Primate Info Net Banner Wisconsin PRC Logo

Primates as Pets

                     
      Monkeys, lemurs, Lorises, and even sometimes small Apes are brought
      into homes as pets for a variety of reasons. Because of our close
      relationship to them we seem drawn to their Human-like
      characteristics. Their bright busy eyes, their neverending curiosity,
      and their intelligence are all irresistible when we watch them at
      play. Who can avoid speculating what it would be like to have one in
      our home when we watch them in a zoo or Nature documentary? They look
      like bright little children who need us to make their life complete!
      Who has ever had an "Organ grinder" Monkey reach out to us who could
      resist the little beggar? Wearing a little brightly colored suit and
      a hat, who wouldn't want one of their own?
      
      Because of the difficulties encountered in keeping monkeys as pets,
      and because of the disease problems encountered with them, most pet
      shops are unwilling to go to the enormous effort of handling and risks
      of placing them in families. Many of the dealers of Monkeys are out-
      of-state "wholesalers", and, due to distance etc., provide little, if
      any assistance to the buyer. It is often very difficult to obtain
      reliable backgrounds on the animals. Since many of the dealers are
      across the state line, it is never convenient to stop by and chat with
      them like you can when you buy a bird or bunny from your neighborhood
      pet shop.
      
      Caging is a challenge, and they seem incredibly capable of finding a
      way out of any cage. Hundreds of dollars are needed for first rate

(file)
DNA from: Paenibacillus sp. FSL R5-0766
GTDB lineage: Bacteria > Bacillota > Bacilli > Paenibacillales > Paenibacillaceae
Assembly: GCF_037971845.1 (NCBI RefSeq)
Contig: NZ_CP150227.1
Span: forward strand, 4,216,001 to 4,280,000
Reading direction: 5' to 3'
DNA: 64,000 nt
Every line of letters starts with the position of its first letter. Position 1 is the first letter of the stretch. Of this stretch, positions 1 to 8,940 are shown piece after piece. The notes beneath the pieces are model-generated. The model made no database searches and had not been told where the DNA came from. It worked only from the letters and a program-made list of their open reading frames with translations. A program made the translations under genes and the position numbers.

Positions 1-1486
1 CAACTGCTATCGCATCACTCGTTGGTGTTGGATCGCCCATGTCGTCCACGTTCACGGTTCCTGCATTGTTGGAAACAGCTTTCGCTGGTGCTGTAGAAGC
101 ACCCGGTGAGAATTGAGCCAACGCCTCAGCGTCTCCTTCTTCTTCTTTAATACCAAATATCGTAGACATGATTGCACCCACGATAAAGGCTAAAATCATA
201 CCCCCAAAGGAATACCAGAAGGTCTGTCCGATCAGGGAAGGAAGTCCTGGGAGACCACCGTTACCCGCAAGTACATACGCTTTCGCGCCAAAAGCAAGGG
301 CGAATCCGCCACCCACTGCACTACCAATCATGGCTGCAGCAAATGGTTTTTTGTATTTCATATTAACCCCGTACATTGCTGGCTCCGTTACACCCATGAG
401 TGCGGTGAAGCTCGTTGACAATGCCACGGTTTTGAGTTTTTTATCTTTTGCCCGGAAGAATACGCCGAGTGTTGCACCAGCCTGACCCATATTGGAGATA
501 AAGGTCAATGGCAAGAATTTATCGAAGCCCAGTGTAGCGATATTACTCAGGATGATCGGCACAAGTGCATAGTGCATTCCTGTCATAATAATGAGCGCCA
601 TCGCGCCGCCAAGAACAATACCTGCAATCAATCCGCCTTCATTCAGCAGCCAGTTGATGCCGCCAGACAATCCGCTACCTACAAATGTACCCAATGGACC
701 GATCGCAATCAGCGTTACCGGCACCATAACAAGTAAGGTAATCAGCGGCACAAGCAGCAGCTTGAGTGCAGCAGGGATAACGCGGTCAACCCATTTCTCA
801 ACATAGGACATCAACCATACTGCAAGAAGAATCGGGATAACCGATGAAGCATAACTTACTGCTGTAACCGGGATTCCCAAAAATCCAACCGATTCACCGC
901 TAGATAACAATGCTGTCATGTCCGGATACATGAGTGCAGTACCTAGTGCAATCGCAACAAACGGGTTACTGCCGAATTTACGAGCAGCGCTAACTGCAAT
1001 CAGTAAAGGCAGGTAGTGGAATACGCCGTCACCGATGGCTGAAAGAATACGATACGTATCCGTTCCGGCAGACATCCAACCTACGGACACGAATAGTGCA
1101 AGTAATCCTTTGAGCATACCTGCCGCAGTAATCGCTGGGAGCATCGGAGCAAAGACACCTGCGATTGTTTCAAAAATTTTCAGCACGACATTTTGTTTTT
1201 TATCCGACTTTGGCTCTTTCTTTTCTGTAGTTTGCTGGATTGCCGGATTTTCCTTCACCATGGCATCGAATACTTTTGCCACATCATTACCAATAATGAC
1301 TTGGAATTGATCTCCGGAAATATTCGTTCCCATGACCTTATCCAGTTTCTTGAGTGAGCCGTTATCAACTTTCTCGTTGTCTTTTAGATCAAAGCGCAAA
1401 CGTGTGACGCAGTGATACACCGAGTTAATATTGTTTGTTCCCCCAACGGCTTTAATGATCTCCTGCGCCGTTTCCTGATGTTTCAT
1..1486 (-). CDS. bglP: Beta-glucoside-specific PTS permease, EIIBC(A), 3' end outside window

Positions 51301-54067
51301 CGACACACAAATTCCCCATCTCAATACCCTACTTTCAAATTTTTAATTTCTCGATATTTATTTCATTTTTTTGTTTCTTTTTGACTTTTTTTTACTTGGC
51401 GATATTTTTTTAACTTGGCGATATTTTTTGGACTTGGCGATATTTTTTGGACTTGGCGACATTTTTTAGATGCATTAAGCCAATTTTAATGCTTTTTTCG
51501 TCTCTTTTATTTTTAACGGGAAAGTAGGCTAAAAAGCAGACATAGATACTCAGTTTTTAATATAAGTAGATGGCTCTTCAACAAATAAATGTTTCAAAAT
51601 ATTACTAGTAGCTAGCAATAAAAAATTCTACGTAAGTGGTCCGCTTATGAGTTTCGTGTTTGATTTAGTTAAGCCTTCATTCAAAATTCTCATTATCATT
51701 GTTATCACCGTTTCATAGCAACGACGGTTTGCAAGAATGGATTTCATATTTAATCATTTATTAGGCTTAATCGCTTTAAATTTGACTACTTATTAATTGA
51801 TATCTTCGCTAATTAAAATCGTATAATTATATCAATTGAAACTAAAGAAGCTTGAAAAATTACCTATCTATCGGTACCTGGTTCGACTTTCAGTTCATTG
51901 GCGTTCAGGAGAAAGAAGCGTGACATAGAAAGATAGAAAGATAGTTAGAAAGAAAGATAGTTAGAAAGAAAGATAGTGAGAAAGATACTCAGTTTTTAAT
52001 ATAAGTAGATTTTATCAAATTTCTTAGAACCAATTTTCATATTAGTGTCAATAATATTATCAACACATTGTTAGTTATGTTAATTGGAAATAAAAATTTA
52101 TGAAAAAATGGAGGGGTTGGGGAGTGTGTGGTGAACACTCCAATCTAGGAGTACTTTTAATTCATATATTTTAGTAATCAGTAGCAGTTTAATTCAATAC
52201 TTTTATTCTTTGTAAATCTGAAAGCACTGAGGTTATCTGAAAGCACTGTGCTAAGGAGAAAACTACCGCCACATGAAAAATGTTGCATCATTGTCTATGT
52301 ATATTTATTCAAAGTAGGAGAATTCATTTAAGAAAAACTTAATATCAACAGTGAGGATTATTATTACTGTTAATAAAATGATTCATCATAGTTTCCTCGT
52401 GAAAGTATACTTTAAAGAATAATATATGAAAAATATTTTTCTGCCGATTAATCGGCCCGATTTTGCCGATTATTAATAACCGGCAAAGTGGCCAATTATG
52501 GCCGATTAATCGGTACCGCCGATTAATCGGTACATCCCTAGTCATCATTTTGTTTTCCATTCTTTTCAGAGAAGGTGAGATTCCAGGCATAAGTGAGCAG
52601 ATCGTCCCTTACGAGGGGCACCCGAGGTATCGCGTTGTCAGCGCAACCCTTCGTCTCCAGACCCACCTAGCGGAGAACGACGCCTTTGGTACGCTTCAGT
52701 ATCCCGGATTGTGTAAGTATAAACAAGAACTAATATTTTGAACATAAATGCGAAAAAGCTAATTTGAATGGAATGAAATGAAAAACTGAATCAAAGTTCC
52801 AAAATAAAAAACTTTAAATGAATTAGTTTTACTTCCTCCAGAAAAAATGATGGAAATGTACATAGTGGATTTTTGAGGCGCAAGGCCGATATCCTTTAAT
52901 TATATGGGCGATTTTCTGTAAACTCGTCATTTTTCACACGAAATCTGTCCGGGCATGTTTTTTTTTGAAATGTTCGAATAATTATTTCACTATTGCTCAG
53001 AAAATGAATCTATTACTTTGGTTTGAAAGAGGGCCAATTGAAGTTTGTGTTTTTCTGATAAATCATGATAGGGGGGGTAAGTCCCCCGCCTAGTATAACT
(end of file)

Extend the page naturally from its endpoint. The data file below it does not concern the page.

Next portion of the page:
primate cages. Diapering is often resorted to in order to protect the
      sanitation of the home and family.
      
      As a minimum, monkeys require a detailed physical each year. At that
      time they will have their annual TB test to protect their health, not
      to mention the health of the family. They need a detailed Ova and
      Parasite exam to determine their parasite load. At one of their young
      adult physicals, they will have a complete blood screening as well,
      and an X-Ray is often done at the same time. There are tests for the
      herpes-B virus and others which affect humans as well.
      
      Diet is not difficult, but bananas will not do it. Primates need a
      carefully chosen diet of commercially prepared "Monkey Biscuit" and
      perhaps table foods. The table foods eaten must have at least as wide
      a variety as is offered to the other members of the family.  (January,
      1992)
      
                 ********************
      Prepared by the Exotic Pet and Bird Clinic, 903 Fifth Avenue,
      Kirkland, WA 98033  Telephone:  (206) 827-6613
                 *********************